Sunday, October 06, 2013

civilization is created by the "others"


uio | What does it mean to be a civilized person? A civilized nation? How are these notions changing over time? And from one country to another? In the recently concluded project Civility, Virtue and Emotions in Europe and Asia, researchers from several different countries and disciplines have studied these questions. One of the initiators is Professor Helge Jordheim, Academic Director for the inter-faculty research programme KULTRANS.

Jordheim and his colleagues have studied what was considered to be civilized behaviour in Europe and Asia in the late 19th and early 20th centuries.

– Western identity and mores were formed by the encounter with non-Western cultures, Jordheim states.

The period studied by the researchers was one characterized by imperialism. In light of this, the relationship between “the West and the rest” is particularly interesting, Jordheim claims.

– In Western Europe, the prevailing notion was “civilization, that’s us”. Even in Asia, the idea that standards were defined by the West tended to prevail. Implicitly, the objective was: how can we catch up with the West?

A boost in self-confidence 
At the same time, there was a clear perception in Asia about not just mimicking the West, Jordheim emphasizes. The Asian countries were concerned with “finding their own path”.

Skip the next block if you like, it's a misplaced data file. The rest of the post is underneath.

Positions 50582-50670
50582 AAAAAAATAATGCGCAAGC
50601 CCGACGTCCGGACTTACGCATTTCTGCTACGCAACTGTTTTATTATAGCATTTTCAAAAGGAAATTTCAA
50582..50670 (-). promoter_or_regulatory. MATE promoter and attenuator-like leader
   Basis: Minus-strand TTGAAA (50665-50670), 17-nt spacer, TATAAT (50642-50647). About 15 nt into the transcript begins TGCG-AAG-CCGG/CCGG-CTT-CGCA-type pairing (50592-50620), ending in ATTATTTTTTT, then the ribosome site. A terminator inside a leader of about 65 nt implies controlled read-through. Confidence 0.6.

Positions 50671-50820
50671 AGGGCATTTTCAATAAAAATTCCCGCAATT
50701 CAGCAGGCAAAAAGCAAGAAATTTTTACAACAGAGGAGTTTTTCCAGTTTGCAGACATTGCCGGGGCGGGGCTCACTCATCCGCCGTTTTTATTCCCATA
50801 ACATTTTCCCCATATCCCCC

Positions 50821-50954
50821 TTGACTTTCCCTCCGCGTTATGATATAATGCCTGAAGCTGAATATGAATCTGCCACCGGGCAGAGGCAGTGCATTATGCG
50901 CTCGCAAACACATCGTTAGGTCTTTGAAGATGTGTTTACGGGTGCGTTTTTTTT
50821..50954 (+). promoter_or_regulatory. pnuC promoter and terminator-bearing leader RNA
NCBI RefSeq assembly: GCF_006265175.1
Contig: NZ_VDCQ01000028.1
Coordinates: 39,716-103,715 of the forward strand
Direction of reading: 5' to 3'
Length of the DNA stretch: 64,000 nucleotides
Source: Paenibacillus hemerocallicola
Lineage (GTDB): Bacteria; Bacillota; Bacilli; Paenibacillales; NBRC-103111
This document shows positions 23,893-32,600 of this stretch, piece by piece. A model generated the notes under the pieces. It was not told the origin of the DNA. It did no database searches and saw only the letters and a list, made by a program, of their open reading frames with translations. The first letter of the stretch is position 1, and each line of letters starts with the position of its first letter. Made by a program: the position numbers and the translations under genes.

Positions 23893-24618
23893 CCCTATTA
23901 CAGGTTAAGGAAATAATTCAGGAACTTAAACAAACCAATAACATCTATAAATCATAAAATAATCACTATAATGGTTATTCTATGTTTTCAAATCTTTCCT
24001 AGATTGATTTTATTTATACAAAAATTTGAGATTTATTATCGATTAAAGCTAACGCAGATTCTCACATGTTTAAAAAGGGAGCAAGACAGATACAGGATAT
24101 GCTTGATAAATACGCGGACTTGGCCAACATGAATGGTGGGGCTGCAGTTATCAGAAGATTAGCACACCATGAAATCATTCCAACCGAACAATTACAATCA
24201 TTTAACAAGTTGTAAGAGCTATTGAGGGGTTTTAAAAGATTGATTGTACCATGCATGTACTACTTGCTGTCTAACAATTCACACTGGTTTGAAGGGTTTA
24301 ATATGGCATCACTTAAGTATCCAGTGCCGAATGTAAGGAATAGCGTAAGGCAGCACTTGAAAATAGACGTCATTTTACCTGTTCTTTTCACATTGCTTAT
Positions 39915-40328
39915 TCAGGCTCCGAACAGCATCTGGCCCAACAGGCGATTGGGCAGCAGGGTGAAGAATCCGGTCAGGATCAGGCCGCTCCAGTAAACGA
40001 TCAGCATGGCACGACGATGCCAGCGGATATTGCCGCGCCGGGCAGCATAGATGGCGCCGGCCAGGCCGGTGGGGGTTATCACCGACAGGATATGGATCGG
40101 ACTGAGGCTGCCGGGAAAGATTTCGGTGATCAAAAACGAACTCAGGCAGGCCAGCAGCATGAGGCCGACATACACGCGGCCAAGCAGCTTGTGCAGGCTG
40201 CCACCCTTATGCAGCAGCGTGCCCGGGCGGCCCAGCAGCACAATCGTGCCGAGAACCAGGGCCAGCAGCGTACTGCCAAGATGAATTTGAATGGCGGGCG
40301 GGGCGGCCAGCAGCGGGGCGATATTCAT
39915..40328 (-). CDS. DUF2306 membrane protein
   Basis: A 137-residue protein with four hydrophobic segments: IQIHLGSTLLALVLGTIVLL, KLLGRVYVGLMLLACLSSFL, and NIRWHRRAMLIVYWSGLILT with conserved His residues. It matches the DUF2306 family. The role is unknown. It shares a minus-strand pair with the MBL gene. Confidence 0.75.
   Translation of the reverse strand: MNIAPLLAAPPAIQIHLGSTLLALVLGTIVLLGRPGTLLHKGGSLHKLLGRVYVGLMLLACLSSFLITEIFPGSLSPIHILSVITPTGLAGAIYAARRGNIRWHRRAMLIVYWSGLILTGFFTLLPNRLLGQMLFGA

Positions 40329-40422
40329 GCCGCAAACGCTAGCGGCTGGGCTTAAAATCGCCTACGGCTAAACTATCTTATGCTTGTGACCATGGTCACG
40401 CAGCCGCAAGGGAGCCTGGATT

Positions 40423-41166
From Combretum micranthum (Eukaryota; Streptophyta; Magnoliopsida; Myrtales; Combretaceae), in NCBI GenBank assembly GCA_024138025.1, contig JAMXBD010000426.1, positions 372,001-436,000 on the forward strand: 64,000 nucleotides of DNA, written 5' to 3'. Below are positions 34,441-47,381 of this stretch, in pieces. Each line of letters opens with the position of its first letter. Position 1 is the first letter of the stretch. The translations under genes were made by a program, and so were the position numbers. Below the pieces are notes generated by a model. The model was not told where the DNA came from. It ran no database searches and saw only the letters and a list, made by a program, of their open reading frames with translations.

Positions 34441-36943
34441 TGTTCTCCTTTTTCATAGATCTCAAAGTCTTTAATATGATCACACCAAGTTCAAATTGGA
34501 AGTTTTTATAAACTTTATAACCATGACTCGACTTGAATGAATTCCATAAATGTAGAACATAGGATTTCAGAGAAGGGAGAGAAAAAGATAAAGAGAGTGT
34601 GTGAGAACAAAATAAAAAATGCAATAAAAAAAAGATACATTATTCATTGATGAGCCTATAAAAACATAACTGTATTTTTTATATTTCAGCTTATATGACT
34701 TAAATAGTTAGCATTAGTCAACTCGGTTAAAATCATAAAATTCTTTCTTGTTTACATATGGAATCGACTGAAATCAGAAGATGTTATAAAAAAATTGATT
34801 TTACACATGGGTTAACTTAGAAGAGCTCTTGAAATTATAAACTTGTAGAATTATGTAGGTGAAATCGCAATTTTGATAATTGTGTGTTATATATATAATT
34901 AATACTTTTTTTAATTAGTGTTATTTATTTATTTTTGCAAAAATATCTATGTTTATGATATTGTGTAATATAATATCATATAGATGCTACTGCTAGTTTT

– A challenge for the entire project has consisted in avoiding the pitfall of thinking that all influence emanated from Western Europe. It’s not as simple as that. For example, we can see that there was a widespread exchange of ideas between the Ottoman Empire and the Arabic and Persian cultures, which also had an impact on the Urdu-speaking population of India. Thus, the influence appears to be far less homogenous than we have previously assumed, Jordheim says.

He believes that the Russo-Japanese War in the early 20th century was a key event for the Asian civilizing process.

– This was the first time that Asia defeated the West. It resulted in a real boost in self-confidence, and had an impact on the kinds of ideas that were nurtured, Jordheim says.

Similarly, the researchers have been interested in how the civilizing influence to some extent ran in the opposite direction – from East to West.